Disney+ and Hulu raised subscription rates yet again

Embed from Getty Images
Disney’s latest price hikes for ad-free Disney+ and Hulu plans, as well as the Hulu live TV packages and EPSN+ subscriptions, went into effect on October 12. This was the second time they’ve raised prices this year. Ad-free Disney+ is now $13.99, raised from $10.99. It originally cost $6.99/month. Hulu’s ad-free plan is now $17.99, which is a $3 increase. The live Hulu TV packages will go up $7/month and EPSN+ is increasing to $10.99/month. Whew.

So why is Disney raising prices yet again? Apparently, the company is reporting big fiscal losses and a decrease in subscribers. Disney park ticket prices are also lagging, probably because it now costs more than a monthly car payment for a family of four to visit Disneyland for just one day. So sure, when people stop going to your theme parks because they can’t afford it anymore, why not take it out on them by raising prices on your streaming services? Oh, wait! What’s that you say? Disney’s stock is at a nine-year low and investors are mad? Ooooh, okay, now this makes a lot more sense.

Disney reported streaming losses that totaled $512 million in its fiscal third quarter results — about half of the $1.1 billion loss reported in the prior-year period and less than the $777 million loss forecast by analysts. The company reported a streaming loss of $659 million in Q2 and a $1.1 billion loss in Q1.

Despite the narrowing loss, the company continues to shed subscribers. The media giant reported 146.1 million total Disney+ subscribers at the end of its latest quarter, a 7.4% decline from the previous quarter. Analysts polled by Bloomberg had expected to see paying users total 154.8 million.

The majority of its subscriber losses came from its Indian brand Disney+ Hotstar, which saw users drop by 24% on a sequential basis. Disney said Hotstar is not material to the company due to its lower average revenue per user, or ARPU.

Domestic users, however, which include those in the US and Canada, dropped by 1%.

In addition to streaming headwinds, the company’s parks business is slowing, its linear TV division is declining, and the media giant’s box office also seems to have lagged competitors. Iger has committed to several new initiatives to help realign the business — from putting Disney’s linear assets up for sale and searching for a strategic partner for ESPN’s streaming offering to partnering with sports gambling company Penn Entertainment (PENN) and recently raising theme park prices.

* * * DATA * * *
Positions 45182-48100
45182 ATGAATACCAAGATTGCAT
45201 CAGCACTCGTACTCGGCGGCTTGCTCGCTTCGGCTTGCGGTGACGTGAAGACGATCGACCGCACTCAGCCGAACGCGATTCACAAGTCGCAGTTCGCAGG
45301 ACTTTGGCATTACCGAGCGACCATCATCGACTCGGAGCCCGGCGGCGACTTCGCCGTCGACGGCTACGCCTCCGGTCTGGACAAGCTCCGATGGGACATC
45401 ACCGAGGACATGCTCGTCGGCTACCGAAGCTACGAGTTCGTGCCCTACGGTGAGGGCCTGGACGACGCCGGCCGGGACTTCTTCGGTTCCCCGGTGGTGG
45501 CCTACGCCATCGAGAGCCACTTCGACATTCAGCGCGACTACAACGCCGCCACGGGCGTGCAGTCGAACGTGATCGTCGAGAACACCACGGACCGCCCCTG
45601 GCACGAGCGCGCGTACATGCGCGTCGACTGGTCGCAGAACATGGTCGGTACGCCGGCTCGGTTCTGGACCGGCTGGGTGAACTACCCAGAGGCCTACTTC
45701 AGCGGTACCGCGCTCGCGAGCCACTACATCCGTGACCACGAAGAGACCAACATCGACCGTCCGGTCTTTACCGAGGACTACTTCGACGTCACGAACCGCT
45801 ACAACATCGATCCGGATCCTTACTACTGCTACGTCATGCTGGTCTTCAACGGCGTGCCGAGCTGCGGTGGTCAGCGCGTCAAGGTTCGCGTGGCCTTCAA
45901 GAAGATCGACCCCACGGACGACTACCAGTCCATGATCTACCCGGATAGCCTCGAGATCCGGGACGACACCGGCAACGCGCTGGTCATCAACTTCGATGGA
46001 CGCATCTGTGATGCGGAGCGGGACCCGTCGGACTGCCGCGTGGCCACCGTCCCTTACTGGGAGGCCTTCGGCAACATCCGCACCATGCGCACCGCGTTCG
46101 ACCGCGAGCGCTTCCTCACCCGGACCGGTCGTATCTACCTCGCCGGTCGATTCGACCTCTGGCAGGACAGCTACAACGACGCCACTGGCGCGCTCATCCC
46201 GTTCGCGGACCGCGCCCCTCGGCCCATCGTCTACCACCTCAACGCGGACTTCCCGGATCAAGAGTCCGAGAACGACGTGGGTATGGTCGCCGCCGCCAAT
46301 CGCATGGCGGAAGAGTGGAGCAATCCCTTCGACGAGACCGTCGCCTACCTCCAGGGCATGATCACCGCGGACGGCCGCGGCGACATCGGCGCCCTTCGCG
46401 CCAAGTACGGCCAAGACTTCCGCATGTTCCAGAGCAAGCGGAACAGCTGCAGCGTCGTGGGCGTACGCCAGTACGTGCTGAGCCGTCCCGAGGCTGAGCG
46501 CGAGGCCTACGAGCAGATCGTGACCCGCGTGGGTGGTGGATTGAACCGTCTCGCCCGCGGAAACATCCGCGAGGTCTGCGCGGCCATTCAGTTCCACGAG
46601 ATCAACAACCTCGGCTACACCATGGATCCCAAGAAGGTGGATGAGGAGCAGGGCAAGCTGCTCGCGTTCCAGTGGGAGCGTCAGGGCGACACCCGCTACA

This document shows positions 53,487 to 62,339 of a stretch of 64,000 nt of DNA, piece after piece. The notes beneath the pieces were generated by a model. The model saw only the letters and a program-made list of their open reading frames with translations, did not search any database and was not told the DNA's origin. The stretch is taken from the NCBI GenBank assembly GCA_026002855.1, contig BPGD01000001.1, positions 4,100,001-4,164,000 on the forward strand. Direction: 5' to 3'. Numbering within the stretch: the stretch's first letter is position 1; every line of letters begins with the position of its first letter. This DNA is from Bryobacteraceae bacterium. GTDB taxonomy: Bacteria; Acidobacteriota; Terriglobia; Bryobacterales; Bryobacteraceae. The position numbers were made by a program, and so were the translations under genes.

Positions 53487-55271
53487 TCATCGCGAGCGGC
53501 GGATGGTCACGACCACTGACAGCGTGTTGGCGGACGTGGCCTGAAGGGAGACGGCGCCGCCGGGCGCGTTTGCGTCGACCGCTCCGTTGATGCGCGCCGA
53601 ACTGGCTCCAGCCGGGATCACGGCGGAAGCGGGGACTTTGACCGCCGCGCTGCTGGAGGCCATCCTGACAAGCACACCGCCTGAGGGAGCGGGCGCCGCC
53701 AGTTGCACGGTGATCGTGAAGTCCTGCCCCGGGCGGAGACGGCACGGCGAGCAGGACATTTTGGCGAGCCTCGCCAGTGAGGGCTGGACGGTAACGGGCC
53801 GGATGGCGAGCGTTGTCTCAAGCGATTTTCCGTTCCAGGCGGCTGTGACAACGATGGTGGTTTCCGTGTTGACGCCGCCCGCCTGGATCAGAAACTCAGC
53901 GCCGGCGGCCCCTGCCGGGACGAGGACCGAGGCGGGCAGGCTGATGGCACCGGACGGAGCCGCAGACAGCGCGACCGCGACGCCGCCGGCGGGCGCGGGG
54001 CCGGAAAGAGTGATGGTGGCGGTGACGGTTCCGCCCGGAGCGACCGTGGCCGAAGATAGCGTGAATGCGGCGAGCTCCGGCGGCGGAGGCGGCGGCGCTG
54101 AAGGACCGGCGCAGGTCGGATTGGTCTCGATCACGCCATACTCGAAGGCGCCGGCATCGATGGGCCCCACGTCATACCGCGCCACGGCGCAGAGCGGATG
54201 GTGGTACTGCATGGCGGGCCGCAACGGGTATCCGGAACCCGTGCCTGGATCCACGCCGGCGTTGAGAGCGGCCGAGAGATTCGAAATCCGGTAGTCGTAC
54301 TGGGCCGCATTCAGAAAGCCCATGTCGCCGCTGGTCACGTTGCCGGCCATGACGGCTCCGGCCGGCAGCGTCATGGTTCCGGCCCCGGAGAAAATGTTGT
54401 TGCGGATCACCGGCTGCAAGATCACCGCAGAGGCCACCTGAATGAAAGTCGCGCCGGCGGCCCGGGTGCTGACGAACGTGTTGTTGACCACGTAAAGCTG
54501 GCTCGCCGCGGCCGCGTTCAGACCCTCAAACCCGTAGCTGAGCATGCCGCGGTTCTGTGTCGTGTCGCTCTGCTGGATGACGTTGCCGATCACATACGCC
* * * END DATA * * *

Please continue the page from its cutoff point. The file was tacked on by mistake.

But that might not be enough to satisfy investors with the stock sinking to a nine-year low last week. Late Sunday, the company faced renewed pressure from activist investor Nelson Peltz, who launched yet another attack on the media giant.

According to sources familiar with the matter, Peltz will seek multiple board seats, including one for himself, after his hedge fund Trian Fund Management boosted its stake in the company, which is now valued at a reported $2.5 billion for more than 30 million shares.

[From Yahoo]

I’m not an economist, and my basic understanding of supply and demand is generally, “Everything is expensive because CEOs like having yachts.” I’m not sure the reaction to losing customers who didn’t want to pay for the first price hike is to raise prices again, but what do I know? I’m just a consumer, budgeting for a family of four every month. I am always skeptical whenever I hear of a company suffering “big losses,” because I know big businesses will pull some shady sh– for tax breaks. John Cusack had a great Twitter thread at the beginning of the SAG-AFTRA strike, talking about how studio execs used a “neat accounting” trick” to declare Say Anything a financial failure.

We cut cable back in February 2014 and have all of the big streaming services (Netflix, Hulu, Paramount+, Max, Disney+, and Apple TV+). We took advantage of their various deals and paid for a year up front, but now that most of those have ended, it’s starting to become too much. All of these streaming subscriptions added up are probably just as much if not more than cable packages were back in the day. Lately, we’ve been talking about which ones to cut. I think the top three on our chopping block are Hulu, Netflix, and Max. It’s a shame because I do think each streaming service has good original and back content to offer viewers, but greed and the almighty stockholders always win out in the end.

— John Cusack (@johncusack) July 14, 2023


Source: Read Full Article